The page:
The production tax credit (PTC) in the U.S. was extended in December 2015 as a multiyear phaseout and will support a total of 44.4 GW of wind power additions from 2016 to 2021. However, as the value of the PTC phases down after 2018, several drivers must align to sustain wind power growth in the U.S. At the sub-regional level, Texas will lead wind power growth from 2016 to 2018, followed by the Plains and the Midwest.
Turbine technology advancement and balance-of-plant cost reductions will continue to drive down the levelized cost of electricity (LCOE) of wind power and offset a portion of the lost PTC value from 2019. This will allow wind power to maintain a substantial share of new power generation demand, despite attractive costs for natural gas power and rising competition from solar photovoltaics. Last year, the U.S. alone added nearly 8.6 GW of new wind energy generation. Cont'd...
Emily J. Gertz for TakePart: Filmmaker Shalini Kantayya set out to show that climate change isn’t all gloom and doom. The result, Catching the Sun, ably makes that case but may still leave you inspired and infuriated in equal parts.
This fast-paced and compelling new documentary, which premieres Friday in New York City and in cities nationwide during April, follows a diverse group of job seekers, activists, politicians, and entrepreneurs as they tap into the world’s growing solar powereconomy.
Kantayya jumps between nations that have unequivocally adopted policies to speed up adoption of renewables and more fitful efforts here in the United States to expand solar energy—from a program in Richmond, Virginia, training unemployed men and women to become solar panel installers to a “Green Tea Party” member and energy independence advocate working both sides of the halls of power in Georgia. Cont'd...
Ben Walsh for The Huffington Post: There is a “substantial risk” that SunEdison may file for bankruptcy, the world’s largest renewable energy developer said in a regulatory filing on Tuesday. The company’s fall isn’t a referendum on the solar industry as a whole, as much as it is on SunEdison’s aggressive growth strategy fueled by excessive debt and financial engineering, analysts say.
SunEdison “just thought they were smarter than everyone else,” said David Levine, the founder and CEO of Geostellar, a solar energy marketplace that has done deals with the company.
The company’s shares have fallen steeply since they hit a high of $30 in July. They were at just $1.26 before the filing. The stock immediately dropped another 40 percent when the market opened after the filing, and the company was trading at just $0.59 by Tuesday lunchtime.
“What happened from late-2014 to the middle of 2015, the company began embarking on a hyper-growth strategy,” S&P analyst Angelo Zino told The Huffington Post. Cont'd...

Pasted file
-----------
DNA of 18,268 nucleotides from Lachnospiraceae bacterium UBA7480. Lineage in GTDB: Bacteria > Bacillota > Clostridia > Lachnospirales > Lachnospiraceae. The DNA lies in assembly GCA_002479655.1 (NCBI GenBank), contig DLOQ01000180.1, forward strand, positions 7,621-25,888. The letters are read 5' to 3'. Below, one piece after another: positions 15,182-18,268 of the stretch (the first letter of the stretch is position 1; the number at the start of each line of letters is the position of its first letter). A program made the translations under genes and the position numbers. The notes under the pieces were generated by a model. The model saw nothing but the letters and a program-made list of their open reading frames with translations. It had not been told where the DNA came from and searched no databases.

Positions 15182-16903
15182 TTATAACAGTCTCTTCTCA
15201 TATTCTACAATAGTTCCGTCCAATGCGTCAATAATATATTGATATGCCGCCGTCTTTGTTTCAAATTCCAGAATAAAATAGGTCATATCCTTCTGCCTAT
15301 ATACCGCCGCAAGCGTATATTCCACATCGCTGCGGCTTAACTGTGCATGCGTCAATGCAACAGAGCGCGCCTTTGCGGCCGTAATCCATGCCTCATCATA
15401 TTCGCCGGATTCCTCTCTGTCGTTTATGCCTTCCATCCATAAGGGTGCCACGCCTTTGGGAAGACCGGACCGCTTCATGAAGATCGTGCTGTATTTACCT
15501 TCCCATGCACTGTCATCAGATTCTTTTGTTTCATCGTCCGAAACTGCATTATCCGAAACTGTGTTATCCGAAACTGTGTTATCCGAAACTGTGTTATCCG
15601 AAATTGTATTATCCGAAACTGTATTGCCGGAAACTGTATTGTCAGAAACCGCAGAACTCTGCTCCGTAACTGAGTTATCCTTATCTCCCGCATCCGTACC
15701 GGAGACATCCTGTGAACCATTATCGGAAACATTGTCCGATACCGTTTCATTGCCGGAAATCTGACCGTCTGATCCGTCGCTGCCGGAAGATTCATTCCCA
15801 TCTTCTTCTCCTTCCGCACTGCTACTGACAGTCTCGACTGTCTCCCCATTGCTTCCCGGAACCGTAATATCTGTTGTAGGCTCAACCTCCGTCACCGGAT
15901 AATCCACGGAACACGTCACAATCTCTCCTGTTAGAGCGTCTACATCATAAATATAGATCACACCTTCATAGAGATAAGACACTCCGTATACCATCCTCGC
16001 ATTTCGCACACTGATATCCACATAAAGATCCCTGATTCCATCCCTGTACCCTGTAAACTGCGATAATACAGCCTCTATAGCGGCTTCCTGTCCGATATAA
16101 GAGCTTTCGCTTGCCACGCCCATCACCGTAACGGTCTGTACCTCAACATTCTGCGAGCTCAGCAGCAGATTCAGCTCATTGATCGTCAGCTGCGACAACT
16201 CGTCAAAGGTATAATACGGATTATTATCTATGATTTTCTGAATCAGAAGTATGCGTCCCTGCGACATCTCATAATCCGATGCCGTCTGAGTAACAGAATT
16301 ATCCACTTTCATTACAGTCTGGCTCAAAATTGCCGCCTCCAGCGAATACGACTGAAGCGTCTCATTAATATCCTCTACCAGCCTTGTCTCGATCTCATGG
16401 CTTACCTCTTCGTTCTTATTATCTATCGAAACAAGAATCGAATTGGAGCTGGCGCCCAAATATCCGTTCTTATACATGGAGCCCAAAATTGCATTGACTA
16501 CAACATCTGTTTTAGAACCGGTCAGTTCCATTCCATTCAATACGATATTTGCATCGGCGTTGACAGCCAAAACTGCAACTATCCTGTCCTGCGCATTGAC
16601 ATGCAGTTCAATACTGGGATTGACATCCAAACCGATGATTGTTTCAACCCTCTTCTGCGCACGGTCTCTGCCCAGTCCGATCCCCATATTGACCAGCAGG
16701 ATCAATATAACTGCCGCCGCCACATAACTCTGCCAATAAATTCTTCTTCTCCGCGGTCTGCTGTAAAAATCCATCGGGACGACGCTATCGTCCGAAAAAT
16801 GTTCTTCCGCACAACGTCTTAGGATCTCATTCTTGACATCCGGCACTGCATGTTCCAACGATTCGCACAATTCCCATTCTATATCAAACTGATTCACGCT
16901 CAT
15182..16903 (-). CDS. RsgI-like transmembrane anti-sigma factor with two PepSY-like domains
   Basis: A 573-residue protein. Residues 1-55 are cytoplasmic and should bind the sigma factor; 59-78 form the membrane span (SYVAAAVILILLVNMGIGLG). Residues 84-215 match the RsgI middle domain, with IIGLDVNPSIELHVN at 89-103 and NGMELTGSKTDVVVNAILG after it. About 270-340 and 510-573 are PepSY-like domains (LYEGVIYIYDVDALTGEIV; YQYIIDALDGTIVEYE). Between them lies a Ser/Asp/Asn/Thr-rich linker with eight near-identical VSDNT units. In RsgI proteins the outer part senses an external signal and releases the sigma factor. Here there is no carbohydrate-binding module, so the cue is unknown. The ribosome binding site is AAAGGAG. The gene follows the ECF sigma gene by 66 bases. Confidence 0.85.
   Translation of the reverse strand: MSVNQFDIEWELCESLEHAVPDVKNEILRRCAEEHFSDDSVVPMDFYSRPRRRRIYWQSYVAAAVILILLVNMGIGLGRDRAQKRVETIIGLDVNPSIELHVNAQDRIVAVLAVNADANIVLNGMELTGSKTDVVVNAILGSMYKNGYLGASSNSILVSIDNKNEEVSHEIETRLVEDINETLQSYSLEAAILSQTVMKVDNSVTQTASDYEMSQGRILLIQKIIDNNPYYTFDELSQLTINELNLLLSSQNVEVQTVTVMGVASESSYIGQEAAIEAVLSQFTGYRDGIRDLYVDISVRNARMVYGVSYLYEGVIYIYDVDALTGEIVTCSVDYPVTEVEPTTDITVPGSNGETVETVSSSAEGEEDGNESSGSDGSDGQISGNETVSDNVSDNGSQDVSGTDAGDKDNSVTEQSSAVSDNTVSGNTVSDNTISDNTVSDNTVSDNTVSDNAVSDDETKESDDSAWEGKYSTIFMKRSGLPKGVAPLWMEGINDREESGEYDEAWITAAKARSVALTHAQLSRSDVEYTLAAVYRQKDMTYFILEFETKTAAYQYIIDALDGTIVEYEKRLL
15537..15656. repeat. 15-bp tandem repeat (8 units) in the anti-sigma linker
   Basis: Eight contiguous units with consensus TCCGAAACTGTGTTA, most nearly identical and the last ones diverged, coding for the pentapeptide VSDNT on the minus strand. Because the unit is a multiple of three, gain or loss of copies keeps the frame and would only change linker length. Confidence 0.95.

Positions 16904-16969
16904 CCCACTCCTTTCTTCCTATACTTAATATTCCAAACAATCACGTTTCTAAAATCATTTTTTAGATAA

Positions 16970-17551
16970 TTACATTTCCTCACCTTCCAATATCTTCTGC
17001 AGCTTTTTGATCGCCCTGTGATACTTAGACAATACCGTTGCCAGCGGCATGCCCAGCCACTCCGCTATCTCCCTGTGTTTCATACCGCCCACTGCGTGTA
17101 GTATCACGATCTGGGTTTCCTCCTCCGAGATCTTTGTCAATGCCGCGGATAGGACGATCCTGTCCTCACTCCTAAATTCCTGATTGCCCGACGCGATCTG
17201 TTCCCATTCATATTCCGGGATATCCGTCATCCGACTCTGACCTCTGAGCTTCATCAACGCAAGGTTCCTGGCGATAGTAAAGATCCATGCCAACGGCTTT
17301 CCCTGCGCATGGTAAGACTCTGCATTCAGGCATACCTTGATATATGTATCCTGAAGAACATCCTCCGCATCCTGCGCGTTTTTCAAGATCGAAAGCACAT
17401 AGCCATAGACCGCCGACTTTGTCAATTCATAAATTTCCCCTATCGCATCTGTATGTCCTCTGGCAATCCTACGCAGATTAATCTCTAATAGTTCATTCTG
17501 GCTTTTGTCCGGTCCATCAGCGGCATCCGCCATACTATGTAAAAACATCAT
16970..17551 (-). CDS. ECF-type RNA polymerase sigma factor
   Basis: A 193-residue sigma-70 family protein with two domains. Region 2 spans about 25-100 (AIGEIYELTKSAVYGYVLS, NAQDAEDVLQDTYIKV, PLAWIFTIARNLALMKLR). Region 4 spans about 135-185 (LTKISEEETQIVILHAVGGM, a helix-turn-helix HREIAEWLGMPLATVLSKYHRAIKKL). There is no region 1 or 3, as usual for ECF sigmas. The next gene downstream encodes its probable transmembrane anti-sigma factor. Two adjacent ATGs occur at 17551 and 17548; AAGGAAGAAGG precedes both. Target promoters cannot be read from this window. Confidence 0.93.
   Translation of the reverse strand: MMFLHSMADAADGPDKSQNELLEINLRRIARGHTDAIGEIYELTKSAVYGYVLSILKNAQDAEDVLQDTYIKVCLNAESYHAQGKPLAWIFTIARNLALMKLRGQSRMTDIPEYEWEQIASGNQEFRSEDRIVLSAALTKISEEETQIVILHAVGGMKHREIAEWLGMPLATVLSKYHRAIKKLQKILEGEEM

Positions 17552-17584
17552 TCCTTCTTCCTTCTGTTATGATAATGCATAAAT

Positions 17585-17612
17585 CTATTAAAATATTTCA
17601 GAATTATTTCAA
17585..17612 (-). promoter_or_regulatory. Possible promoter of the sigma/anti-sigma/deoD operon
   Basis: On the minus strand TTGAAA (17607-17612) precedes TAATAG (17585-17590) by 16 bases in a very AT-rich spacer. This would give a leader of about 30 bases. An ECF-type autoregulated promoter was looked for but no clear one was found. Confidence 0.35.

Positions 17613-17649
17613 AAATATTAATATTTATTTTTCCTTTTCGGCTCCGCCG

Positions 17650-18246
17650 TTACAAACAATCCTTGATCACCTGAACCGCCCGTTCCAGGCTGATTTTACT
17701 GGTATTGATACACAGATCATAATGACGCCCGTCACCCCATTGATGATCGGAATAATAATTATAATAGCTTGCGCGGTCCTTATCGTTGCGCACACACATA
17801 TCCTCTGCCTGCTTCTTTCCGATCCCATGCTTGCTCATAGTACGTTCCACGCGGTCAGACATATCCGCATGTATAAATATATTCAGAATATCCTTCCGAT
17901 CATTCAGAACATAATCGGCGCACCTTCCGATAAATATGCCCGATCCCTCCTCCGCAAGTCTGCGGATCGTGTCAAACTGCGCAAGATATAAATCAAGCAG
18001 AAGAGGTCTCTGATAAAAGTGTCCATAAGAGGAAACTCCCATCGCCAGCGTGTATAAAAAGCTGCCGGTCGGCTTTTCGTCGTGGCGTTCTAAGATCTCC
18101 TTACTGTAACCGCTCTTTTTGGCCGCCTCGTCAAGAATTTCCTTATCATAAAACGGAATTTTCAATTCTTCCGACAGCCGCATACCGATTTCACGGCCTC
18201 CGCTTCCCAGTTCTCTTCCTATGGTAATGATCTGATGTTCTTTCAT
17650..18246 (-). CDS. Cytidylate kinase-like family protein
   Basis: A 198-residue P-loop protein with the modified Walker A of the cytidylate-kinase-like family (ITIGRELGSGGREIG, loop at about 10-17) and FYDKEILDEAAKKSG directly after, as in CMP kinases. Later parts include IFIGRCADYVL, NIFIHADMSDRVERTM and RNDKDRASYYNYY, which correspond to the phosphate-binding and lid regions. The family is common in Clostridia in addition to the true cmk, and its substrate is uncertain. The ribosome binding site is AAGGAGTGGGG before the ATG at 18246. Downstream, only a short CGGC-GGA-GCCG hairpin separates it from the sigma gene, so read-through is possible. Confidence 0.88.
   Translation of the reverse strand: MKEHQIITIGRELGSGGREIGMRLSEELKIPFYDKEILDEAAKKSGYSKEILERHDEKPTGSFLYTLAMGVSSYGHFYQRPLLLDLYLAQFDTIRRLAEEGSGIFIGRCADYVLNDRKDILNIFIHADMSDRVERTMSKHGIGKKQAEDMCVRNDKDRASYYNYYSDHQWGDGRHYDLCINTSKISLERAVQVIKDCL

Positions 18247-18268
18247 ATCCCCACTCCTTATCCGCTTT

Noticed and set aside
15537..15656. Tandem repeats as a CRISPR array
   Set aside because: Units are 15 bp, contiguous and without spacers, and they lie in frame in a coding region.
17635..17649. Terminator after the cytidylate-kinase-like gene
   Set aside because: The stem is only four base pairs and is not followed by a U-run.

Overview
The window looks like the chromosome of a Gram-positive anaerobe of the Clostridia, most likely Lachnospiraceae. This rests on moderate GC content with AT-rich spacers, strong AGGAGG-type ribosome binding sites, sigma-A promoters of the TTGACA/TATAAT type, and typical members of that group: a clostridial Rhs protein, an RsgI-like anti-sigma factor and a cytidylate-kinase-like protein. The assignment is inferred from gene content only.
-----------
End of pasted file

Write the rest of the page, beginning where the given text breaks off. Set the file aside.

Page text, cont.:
Anna Hirtenstein for Bloomberg Business: If you’re a power plant developer, chances are you’ll be selling renewables in a developing nation in the decades ahead -- even with fossil fuel prices bumping along historic lows.
That’s been the conclusion for some time of the International Energy Agency and independent researchers such as Bloomberg New Energy Finance. A report out Thursday from the United Nations Environment Program using BNEF data gives more statistical backing for the trends.
For the first time in 2015, more investment went into renewables than fossil fuels, and most of the money went to emerging markets. BNEF is hosting a conference in New York starting April 4 to bring together executives and bankers attempting to generate value from the boom.
Perovskite solar cells hold much promise for cost-effective solar energy. However, heat stability is an issue, and can significantly limit the solar cell’s long-term efficiency. A team of scientists led by Michael Grätzel’s lab at EPFL has now developed a cesium-containing perovskite solar cell that has achieved efficiency of 21.1%, as well as record-level reproducibility. The work is published in Energy and Environmental Science.
By adding cesium, the EPFL scientists, led by postdoc Michael Saliba, made the first ever triple-cation perovskite mixture (Cs/MA/FA). The new films are more heat-stable and less affected by fluctuating surrounding variables such as temperature, solvent vapors or the heating protocol used for the device. But more importantly, they also show stabilized power-conversion efficiencies of 21.1% and outputs at 18% under operational conditions, even after 250 hours.
“This is an absolute breakthrough,” says Michael Saliba. “These properties are crucial for commercializing perovskite photovoltaics, especially since reproducibility and stability are the main requirements for cost-effective large-scale manufacturing of perovskite solar cells.” Source AZOCleantech...
Sarah Fecht for Popular Science: Currently a high school senior in California, Lewis-Weber has just published a paper in the journal New Space with what he thinks could be the solution to the upcoming energy crisis: putting self-replicating solar panels in space. These solar panels would to build copies of themselves, autonomously, on the surface of the moon. Then they would enter Earth's orbit, collect the sun's energy, and wirelessly beam it to the ground.